Exchange enrollment on track to meet or beat projections
The latest enrollment numbers from the insurance exchanges show that after the first month of open enrollment, sign-ups are on track to meet or surpass the Obama administration’s projection that 9 million to 10 million Americans will buy exchange plan coverage for 2015.
More than 1 million Americans enrolled through HealthCare.gov from Dec. 6 to Dec. 12, boosting the overall total for the first four weeks of the second open-enrollment period to almost 2.5 million. In addition, more than 750,000 people are estimated to have selected or re-enrolled in plans through the 14 state-run exchanges in states including California and New York, plus the District of Columbia.
By comparison, during the first month of open enrollment last year, only 106,185 individuals had enrolled in plans through the federal and state exchanges, many of which experienced severe technical problems.
More than half of those who enrolled between Dec. 6 and Dec. 12 were renewing their coverage, while the rest were new customers.
“What a difference a year makes,” said Katherine Hempstead, director of coverage at the Robert Wood Johnson Foundation. “There’s the absence of all the technological problems that made enrollment so frustrating around this time last year. The signs are that people really did value the opportunity to get insurance.”
With open enrollment scheduled to end Feb. 15, Hempstead said the latest numbers suggest the administration will exceed its cautious enrollment goal for 2015. Consumers had to sign up by Dec. 15 to start coverage on Jan. 1, though some states and insurers extended the deadline until later in the month. And many insurers are giving customers extra time to pay their January premiums.
Besides consumer demand, the strong enrollment may be the result of more insurers offering more products, marketing aggressively and keeping premium increases modest in many markets.
In conducting their own marketing for the exchange, insurers have shown they are increasingly comfortable with the marketplace format, Hempstead said. “Once there was an actual customer base in the first enrollment period, the carriers became a much more important part of the
“What a difference a year makes. There’s the absence of all the technological problems that made enrollment so frustrating around this time last year. The signs are that people really did value the opportunity to get insurance.” Katherine Hempstead Director of coverage Robert Wood Johnson Foundation.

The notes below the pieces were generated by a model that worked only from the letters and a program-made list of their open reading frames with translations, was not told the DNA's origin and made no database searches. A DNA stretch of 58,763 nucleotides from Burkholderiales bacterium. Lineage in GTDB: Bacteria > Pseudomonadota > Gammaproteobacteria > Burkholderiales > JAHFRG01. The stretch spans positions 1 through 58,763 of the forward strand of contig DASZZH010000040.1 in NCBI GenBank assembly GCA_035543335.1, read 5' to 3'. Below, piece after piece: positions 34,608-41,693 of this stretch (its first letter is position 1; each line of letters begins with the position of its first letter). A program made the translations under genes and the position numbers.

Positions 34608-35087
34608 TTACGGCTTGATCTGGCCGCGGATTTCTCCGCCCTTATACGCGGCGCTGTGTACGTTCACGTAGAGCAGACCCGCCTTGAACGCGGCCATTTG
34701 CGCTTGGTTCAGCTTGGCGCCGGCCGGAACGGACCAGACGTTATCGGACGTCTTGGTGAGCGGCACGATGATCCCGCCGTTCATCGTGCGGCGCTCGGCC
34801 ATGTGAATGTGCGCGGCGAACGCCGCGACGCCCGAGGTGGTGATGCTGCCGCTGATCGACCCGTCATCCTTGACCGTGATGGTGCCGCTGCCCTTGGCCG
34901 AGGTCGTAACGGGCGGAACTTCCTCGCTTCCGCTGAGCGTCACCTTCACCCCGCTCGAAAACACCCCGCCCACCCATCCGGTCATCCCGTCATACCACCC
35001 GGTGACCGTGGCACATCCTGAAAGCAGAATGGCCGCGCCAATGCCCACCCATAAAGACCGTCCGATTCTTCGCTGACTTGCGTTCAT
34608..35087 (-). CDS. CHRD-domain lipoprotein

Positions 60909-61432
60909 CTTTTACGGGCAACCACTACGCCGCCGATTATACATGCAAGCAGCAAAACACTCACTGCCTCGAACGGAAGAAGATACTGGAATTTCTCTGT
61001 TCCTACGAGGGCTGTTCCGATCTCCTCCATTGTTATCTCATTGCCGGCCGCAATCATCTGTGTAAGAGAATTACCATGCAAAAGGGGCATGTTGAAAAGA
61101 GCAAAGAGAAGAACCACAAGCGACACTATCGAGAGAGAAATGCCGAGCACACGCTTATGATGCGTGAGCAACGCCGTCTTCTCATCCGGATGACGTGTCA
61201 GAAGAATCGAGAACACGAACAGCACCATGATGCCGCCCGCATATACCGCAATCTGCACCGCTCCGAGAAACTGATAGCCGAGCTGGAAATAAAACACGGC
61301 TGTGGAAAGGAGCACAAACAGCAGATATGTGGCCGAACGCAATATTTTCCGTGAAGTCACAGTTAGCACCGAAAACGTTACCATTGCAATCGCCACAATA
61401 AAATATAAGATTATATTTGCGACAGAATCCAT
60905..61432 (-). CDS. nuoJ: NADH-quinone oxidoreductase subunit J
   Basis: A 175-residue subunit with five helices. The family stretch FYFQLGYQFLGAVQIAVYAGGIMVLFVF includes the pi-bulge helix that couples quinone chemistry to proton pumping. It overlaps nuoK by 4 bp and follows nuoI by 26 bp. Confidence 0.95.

information stream,” she said. “They were more visible.”
The CMS has not released data on the number of exchange plan customers who passively allowed themselves to be re-enrolled in their current plan. The latest data also do not include enrollment activity the weekend before the Dec. 15 deadline, when there likely was a surge of procrastinating shoppers.
Sara Collins, a vice president at the Commonwealth Fund, said that while the first month’s totals look encouraging, it’s too early to make reliable projections. “We really don’t have a good sense until the very end of the openenrollment period,” she said, noting the huge surge in 2014 enrollments in the last few weeks of the previous sign-up period. She added that it will be particularly interesting to see how the auto-enrollment process, which is new for this year, plays out. State and federal exchange officials are actively encouraging 2014 enrollees to return to the marketplaces to shop for potentially better deals.
Avalere Health estimated last week that there will be between 4.5 million and 6 million new enrollees by Feb. 15 in the federal and state exchanges, with total signups on course to reach between 9.5 million and 11.5 million.
On a more skeptical note, Mark Pauly, a professor of healthcare management at the University of Pennsylvania, said, “There’s still a long way to go to 9 million.” Regardless of whether the administration’s goal is reached, Pauly said, many people still can’t afford healthcare coverage and will remain uninsured.
“We’ll still be well behind in terms of covering everybody or even close to everybody,” he said. “It’s not whether they hit their targets—it’s whether we make the kind of dent (in the uninsured rate) that people thought was the purpose.”
Though the enrollment numbers appear strong so far, they likely won’t do much to improve public opinion of the healthcare reform law, said Yevgeniy Feyman, a fellow at the conservative Manhattan Institute.
A new survey last week by the Kaiser Family Foundation found the reform law remains unpopular, but specific provisions have broad support. Roughly one-third of respondents said they wanted to repeal the law entirely, while nearly half favored either expanding the law (24%), or implementing it as currently written (21%). The rest either wanted to scale it back or had no opinion. About 75% expressed support for the exchanges, the premium subsidies and Medicaid expansion.
The employer mandate, which takes effect next year for companies with at least 100 workers, was backed by 60% of those surveyed. But only 35% supported the mandate that everyone buy coverage.